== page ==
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Bebop Spoken There

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In the current climate we are doing our best to keep everyone up to date. All gigs, as we all know, are off.

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Today

As we all know there are no live gigs taking place in the immediate future. However, any links to jazz streaming that are deemed suitable - i.e. with a professional approach - will be considered for posting.

Friday, December 13, 2013

CD Launch: The River Flows at Night - Saxophonics @ The Lit and Phil

Keith Robinson (alt/sop); Steve Summers (alt/Ten); Graeme Wilson (ten); Niall Armstrong (bar).
(Review by Lance)
Much of the material played was from Saxophonics recent CD The River Flows at Night which I reviewed last month. 
This afternoon was used to launch the CD to a very well attended Lit and Phil and, if the reception given was anything to go by, they should have shifted a few. The live performance was every bit as good as the CD which is praise indeed. However, in keeping with the time of year there were some seasonal items not on the disc but which still made for good listening.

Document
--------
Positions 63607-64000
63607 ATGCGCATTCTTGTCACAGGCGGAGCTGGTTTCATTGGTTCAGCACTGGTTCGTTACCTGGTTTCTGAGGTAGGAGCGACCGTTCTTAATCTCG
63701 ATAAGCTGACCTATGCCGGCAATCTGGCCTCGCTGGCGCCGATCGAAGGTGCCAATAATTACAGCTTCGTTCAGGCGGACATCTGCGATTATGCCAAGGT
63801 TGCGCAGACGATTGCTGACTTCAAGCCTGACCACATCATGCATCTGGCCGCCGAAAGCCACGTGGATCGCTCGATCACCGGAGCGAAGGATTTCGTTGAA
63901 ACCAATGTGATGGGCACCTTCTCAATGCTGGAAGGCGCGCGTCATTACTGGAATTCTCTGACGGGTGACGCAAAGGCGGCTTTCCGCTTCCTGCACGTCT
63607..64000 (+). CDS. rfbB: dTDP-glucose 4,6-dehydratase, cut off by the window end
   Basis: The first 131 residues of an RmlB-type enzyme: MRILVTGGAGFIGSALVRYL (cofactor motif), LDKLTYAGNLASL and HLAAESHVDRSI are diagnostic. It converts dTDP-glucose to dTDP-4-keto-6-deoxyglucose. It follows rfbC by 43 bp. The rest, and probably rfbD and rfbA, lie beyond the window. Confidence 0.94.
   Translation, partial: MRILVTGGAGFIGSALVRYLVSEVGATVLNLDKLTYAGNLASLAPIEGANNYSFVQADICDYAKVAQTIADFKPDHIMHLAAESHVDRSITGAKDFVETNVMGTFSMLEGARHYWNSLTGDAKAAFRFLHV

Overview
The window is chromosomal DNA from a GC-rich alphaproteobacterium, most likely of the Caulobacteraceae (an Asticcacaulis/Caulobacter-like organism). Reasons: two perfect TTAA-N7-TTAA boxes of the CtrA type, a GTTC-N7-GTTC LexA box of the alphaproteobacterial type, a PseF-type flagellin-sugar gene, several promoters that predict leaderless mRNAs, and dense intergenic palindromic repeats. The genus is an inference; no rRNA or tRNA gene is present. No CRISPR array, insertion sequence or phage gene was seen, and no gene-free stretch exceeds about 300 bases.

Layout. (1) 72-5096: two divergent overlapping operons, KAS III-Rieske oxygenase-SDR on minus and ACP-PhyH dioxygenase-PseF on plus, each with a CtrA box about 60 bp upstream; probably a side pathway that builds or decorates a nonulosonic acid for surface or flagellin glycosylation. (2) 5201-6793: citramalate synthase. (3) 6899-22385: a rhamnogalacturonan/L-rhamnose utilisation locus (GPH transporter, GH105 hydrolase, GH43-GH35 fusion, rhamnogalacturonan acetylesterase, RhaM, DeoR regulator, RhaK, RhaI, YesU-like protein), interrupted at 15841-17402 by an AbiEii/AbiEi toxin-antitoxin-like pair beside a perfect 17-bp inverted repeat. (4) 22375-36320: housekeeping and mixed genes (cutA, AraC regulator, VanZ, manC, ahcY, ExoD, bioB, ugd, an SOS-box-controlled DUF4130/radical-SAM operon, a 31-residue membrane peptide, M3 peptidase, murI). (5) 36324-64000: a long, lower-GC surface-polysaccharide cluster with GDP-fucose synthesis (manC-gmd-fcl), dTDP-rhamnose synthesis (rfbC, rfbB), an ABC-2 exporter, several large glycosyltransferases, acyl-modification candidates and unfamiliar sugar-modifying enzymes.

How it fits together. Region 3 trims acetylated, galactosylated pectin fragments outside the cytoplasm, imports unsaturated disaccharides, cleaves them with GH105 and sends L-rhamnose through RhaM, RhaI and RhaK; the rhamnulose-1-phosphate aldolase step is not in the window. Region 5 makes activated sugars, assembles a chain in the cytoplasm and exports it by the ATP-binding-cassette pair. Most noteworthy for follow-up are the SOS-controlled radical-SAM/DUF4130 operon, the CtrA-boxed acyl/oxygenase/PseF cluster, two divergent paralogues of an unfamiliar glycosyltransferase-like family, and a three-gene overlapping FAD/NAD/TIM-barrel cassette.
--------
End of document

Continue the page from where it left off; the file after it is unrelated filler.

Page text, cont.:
Silent Night was full of rich harmonies and splendid solos from Steve and Keith that really  opened up the carol in a most delightful way. Graeme Wilson did the arrangement as he did on all but two of the ten numbers. God Rest You Merry Gentlemen must surely be the most swinging of all Christmas carols. It was fast and furious, super solos and at times reminiscent of Four Brothers. Oh Little Town of Bethlehem was cool and relaxed but the finale - Chestnuts Etc was an extravaganza of changing moods and time signatures. I'm sure the composer, Mel Tormé would have loved it.
Of the non Christmas pieces Niall Armstrong's chunky Miner Niner was as rollicking as his Gently Does It was warm and tender. Graeme's The New Wallaw is always interesting not least because of the stories that surround it. A long derelict Blyth cinema that once had trees taking root inside has now re-opened as a Wetherspoon's pub.
The tempo would have suited the clientèle in its days as a cinema. The car chase in The Italian Job sprung to mind as the four saxes drove fearlessly down a mountain pass. Or, in its present guise, a pint of Abbott's Ale served with just the right amount of head. Both beer and music with the perfect texture.
A splendid afternoon.
Lance.

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